Hip-Hop And The Power Of A Woman: Lauren Hill’s Verse On Nas’ New Album

Christopher D. Sims
4 min readAug 17, 2021


The incomparable Lauren Hill is back. She is back in full force with a verse for the decade. She is back with a vengeance and with elegance as she takes a verse and splendidly displays it over a 2021 hip-hop song. The fire of her delivery and the blessing of her compassion is what drives the verse from beginning to end.

I can believe that some people thought she was done. They counted her out. Hip-hop music lovers, especially those of us who grew up in the culture, will always hope for a divine carving of crafty raps from Ms. Hill. She has gained our respect; she has turned hip-hop heads into lovers of the music even more because of her melodic voice and her swift, savvy way of spitting raps.

2021 should be the Year of the Black Woman. It should be the year where we undoubtedly welcomed the strength, power, and wisdom of Black women touch us in the deepest ways. I let that happen to me when I heard her verse for the second time. The first time I heard it I was gleefully celebrating her return to grammatical glory.

If you haven’t heard the verse, here it is in text for you to digest:

“All my time has been focused on my freedom now
Why would I join ’em when I know that I can beat ’em now?
They put their words on me, and they can eat ’em now
That’s probably why they keep on tellin’ me I’m needed now
They tried to box me out while takin’ what they want from me
I spent too many years living too uncomfortably
Making room for people who didn’t like the labor
Or wanted the spoils, greedy, selfish behavior

Now let me give it to you balanced and with clarity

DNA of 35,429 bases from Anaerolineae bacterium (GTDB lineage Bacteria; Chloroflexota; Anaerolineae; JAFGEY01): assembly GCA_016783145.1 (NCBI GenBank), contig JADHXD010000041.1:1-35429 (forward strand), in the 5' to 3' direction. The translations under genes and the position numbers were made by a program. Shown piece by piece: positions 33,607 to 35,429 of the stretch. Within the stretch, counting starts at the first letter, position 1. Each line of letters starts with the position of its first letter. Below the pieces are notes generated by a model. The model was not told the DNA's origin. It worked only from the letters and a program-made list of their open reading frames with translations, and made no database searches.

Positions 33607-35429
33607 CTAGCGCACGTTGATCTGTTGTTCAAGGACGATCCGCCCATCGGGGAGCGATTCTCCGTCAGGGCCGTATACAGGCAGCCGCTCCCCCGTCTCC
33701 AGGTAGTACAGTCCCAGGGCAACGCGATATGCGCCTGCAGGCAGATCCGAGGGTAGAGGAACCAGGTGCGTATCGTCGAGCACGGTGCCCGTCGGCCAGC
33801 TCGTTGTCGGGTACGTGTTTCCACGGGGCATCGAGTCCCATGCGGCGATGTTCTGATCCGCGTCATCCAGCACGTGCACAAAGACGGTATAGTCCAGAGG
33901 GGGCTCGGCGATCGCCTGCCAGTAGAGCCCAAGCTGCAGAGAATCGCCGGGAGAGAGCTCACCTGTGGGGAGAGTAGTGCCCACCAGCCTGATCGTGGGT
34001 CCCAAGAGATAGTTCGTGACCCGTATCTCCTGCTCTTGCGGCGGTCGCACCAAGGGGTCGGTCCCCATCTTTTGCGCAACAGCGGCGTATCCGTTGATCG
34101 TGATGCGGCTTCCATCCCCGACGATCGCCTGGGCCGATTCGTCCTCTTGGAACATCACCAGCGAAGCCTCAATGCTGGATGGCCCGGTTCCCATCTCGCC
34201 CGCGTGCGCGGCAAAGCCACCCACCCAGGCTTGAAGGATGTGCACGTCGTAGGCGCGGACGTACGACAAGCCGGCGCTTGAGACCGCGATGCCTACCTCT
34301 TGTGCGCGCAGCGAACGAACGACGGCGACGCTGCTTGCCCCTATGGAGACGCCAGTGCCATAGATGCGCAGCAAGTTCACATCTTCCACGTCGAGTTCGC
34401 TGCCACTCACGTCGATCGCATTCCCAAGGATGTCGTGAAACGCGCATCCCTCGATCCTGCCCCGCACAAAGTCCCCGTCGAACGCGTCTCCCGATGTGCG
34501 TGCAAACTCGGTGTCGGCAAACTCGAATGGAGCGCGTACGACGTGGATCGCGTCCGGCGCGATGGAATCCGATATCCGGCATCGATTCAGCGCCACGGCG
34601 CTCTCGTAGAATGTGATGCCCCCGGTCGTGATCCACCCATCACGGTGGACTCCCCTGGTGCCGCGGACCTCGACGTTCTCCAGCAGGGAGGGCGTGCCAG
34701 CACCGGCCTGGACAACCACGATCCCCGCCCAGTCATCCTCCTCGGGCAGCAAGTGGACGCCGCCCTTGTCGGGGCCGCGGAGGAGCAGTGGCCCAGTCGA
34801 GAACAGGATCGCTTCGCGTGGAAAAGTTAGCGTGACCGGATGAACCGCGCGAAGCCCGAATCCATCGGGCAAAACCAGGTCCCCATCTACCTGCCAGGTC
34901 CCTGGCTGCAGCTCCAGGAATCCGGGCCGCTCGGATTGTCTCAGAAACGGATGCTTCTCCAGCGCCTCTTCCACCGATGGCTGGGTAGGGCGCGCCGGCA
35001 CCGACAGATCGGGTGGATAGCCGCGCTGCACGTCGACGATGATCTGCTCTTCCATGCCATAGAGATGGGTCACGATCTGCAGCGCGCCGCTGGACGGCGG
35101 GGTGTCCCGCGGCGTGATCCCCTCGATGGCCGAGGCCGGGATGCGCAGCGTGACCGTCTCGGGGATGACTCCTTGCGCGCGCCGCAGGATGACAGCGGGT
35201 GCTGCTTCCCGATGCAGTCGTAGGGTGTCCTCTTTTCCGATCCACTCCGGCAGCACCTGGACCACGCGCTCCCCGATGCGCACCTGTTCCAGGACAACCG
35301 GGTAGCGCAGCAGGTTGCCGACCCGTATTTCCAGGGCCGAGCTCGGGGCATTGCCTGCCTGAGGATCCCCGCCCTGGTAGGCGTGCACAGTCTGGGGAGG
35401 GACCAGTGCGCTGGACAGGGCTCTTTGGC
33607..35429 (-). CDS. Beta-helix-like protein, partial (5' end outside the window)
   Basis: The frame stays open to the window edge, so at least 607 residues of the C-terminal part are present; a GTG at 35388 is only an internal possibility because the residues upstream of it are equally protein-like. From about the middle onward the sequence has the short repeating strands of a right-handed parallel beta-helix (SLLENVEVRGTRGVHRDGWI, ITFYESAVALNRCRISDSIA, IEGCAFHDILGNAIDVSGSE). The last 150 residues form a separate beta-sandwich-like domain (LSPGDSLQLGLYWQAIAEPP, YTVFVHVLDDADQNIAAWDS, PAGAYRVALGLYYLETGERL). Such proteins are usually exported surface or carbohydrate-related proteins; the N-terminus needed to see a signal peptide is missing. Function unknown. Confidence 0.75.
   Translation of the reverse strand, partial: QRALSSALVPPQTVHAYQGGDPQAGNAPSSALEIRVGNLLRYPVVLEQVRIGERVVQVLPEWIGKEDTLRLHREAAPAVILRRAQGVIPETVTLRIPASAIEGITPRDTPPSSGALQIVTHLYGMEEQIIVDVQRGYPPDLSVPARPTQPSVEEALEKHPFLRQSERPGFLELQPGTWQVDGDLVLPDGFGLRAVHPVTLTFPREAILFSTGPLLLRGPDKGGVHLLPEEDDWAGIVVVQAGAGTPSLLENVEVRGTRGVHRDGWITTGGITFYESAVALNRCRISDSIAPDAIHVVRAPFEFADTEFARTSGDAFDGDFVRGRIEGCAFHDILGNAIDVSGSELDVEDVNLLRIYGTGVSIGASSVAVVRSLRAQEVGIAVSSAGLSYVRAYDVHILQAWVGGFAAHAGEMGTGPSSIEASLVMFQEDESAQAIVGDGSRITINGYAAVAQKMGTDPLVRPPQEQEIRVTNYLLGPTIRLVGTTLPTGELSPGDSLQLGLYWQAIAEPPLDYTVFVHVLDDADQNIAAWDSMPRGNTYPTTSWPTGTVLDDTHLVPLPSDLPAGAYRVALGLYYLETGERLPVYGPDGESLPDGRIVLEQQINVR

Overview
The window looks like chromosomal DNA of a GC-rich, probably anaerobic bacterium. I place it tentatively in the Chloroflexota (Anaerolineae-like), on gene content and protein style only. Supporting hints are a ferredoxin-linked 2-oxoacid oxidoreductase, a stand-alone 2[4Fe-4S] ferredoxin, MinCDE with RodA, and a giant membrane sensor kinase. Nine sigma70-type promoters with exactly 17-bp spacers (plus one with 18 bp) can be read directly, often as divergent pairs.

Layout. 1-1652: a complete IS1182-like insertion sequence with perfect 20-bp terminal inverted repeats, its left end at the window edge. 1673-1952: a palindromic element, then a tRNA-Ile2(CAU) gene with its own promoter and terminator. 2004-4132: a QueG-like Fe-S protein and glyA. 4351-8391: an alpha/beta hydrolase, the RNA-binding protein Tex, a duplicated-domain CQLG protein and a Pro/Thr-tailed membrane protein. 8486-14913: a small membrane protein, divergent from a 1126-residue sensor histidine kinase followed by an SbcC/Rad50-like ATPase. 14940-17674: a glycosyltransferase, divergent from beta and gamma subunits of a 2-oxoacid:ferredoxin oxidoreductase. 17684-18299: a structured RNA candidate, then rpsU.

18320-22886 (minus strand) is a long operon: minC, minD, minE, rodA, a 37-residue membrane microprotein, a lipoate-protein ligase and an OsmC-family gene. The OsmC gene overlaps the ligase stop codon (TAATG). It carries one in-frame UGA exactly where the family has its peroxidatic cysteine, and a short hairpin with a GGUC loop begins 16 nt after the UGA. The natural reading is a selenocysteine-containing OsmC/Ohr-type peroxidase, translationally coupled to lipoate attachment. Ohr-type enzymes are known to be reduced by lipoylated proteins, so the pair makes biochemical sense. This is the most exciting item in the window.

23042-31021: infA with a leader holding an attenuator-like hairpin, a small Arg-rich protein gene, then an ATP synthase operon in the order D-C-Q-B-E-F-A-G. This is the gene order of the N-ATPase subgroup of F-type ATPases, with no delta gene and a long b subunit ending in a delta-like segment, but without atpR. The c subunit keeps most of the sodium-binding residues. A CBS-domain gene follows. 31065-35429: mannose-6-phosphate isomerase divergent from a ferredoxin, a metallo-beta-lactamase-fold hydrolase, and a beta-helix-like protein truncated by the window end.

I don’t need to turn myself into a parody
I don’t, I don’t do the shit you do for popularity
They clearly didn’t understand when I said “I Get Out” apparently
My awareness like Keanu in The Matrix
I’m savin’ souls and y’all complainin’ ‘bout my lateness

Now it’s illegal for someone to walk in greatness
They want the same shh, but they don’t take risks
Now the world will get to see it’s own reflection
And the anointed can pursue their own direction
And if you’re wrong and you’re too proud to hear correction
Walk into the hole you dug yourself, fuck a projection

See me in my freedom taking all my land back
They sent a lot against me thinking I’d just stand back
I got my legs beneath me, I got my hands back
A lot of people sabotaged, they couldn’t stand that
I turned the other cheek, I took blow after blow
There’s so much crisis in the world ’cause you reap what you sow
When you keep what you know is meant for someone else
The ditch you dig for them, you might just end up in yourself
I’m in the secret place, I keep a sacred space
They keep showin’ their hands, but keep hidin’ their face
If I’m a messenger, you block me then you block the message
So aggressive, the world you made is what you’re left with
Pride and ego over love and truth is fucking reckless
Y’all niggas got a death wish, the stupid leaves me breathless”

If rap music needs revitalization. If rap music needs profound feminine energy to balance all of the bravado or the raunchy, sexual rap lyrics out there, let Lauren Hill’s presence on the track called “Nobody” by Nas featuring Lauren be that. With her convictions, her climbing to the mountain top to see all of the wrongs done unto her and all of the talking about “late shows” and all of that culminates with this amazing rhyme.

It is church for me. It is a sermon I enjoy every time I am playing the song. I am all for what she shared, even if some do not consider it popular or if they feel she is aiming at them. Her verse is a mirror for others to look into and think about, especially if it is the trappings, sexism, capitalism, and unyielding expectations of the music industry.

Will she bless us with another verse, another feature? For me, that is not even an issue. I am happy she came back with all of what she expressed in her poetic and real return. I can savor the moment. I can say thank you, Lauren! I can say welcome back! I can say your verse is inspirational. Your verse will touch many. It will help others say similar things that are in their hearts. It is that kind of wisdom and righteousness we need in our music in my opinion.



Christopher D. Sims

Writer, performance artist, and activist who writes about racism, anti-Blackness, and human rights struggles. A voice for truth and righteousness.